Childhood Obesity = Big Bucks, Part 2

Putting your spending on a diet
Yesterday, Childhood Obesity News mentioned an article by Karen Canella, titled “Three Ways to Profit From a Super-Sized Trend,” in which she advised readers:

In 2012, consumers spent $5 billion on Weight Watchers’ branded products and services… From fiscal 2008 to 2012, revenue compounded at an annual growth rate of 4.4% and shareholder equity rose 30%.

Earlier this year, British television’s Channel 4 presented a show which Sue Thomason reviewed for The Huffington Post, and felt that the information in it did not go far enough toward exposing the unrealistic expectations and misleading advertising behind Weight Watchers.

First, she acknowledges the facts spotlighted by the script. Over the previous five-year period, Britain’s National Health Service had spent £4 million to enroll overweight and obese citizens in Weight Watchers. Members (or the government, on their behalf) spent an average of £100 (or $150) per pound of weight loss. (Actually, in the United States, estimates go as high as $208 for every pound of weight shed.)

It has long been assumed that the ingestion of 3,500 calories will result in an additional one pound of body weight, but Zoe Harcombe and others have challenged that figure. Still, for the purpose of this example, let’s pretend the number is at least somewhere in the ballpark. A McDonald’s customer can get a nice 3,500-calorie meal (consisting of three Quarter Pounders, large fries, medium vanilla shake, and two apple pies) for well under $20. Less than $20 to gain a pound; $150 or $200 to lose it. As the saying goes, “You do the math.”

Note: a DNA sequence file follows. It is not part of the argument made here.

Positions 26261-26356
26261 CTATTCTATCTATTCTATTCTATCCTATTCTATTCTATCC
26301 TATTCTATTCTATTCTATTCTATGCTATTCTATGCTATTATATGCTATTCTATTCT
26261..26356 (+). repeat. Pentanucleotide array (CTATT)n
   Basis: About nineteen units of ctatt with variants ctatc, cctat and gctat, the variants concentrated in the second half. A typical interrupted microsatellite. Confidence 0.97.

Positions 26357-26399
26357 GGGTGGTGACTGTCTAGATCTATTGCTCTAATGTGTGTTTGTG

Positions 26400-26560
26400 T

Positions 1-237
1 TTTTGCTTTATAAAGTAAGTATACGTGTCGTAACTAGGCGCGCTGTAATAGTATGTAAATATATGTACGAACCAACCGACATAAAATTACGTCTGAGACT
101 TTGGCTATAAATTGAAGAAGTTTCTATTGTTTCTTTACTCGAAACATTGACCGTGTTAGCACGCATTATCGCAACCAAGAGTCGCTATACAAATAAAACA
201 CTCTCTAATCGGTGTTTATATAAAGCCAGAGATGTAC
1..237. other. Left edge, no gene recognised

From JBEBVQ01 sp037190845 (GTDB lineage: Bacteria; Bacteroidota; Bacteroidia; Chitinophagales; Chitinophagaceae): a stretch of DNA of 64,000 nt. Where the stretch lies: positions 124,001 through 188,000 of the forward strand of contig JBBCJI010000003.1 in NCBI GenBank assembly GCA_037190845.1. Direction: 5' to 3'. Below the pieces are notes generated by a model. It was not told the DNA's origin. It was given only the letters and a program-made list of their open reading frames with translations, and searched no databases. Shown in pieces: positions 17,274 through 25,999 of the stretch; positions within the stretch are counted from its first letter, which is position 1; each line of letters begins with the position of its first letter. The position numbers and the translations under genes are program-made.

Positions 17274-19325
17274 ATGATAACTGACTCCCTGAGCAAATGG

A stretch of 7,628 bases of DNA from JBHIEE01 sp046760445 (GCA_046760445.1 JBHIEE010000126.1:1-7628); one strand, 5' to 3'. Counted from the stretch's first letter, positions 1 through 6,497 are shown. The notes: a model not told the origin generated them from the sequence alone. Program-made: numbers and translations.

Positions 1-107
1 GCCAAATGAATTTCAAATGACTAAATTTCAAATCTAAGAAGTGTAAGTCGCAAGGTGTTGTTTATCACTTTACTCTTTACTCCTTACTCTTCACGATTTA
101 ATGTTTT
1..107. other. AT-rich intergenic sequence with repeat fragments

The company is very cagey about releasing information on its program’s sustainability. Thomason reports:

While many Weight Watchers dieters lost weight within the first three months, ‘some’ had put it back on again after five years (while the amount of people who regained the weight was kept vague, when Jane Moore asked a group of around 100 dieters to hold up green cards if they had kept the weight off, only about three people responded).

She then refers readers to a rigorous study which found that people who participate in diet programs, including Weight Watchers, strongly tend to gain back whatever weight they lost while on the program, plus more. The TV show that Thomason criticized was called “Weight Watchers, How They Make Their Millions,” and she also has something to say about how they spend their profits, citing:

[…] the financial hold that big diet companies have over the Government, the health service, obesity research and the media. Weight Watchers money is used to influence and manipulate on a truly massive scale and even Government health advisors on obesity receive their cash.

Then she references news stories about obesity policy consultants in Britain who are a little too cozy with the corporations that rake in cash from the epidemic. And on what else does Weight Watchers spend their corporate millions? In California, Heinz, which owns Weight Watchers, reportedly donated $500,000 to the defeat of Proposition 37, which would have required the clear labeling of GMO products. The role that genetically modified crops play in the obesity epidemic has not been sufficiently researched or clearly delineated, but is highly suspect in some quarters.

Your responses and feedback are welcome!

Source: “Three Ways to Profit From a Super-Sized Trend,” MarketsAndProfit.com, 07/13
Source: “Channel 4’s Dispatches Went Easy on Weight Watchers….,” The Huffington Post (UK), 01/29/13
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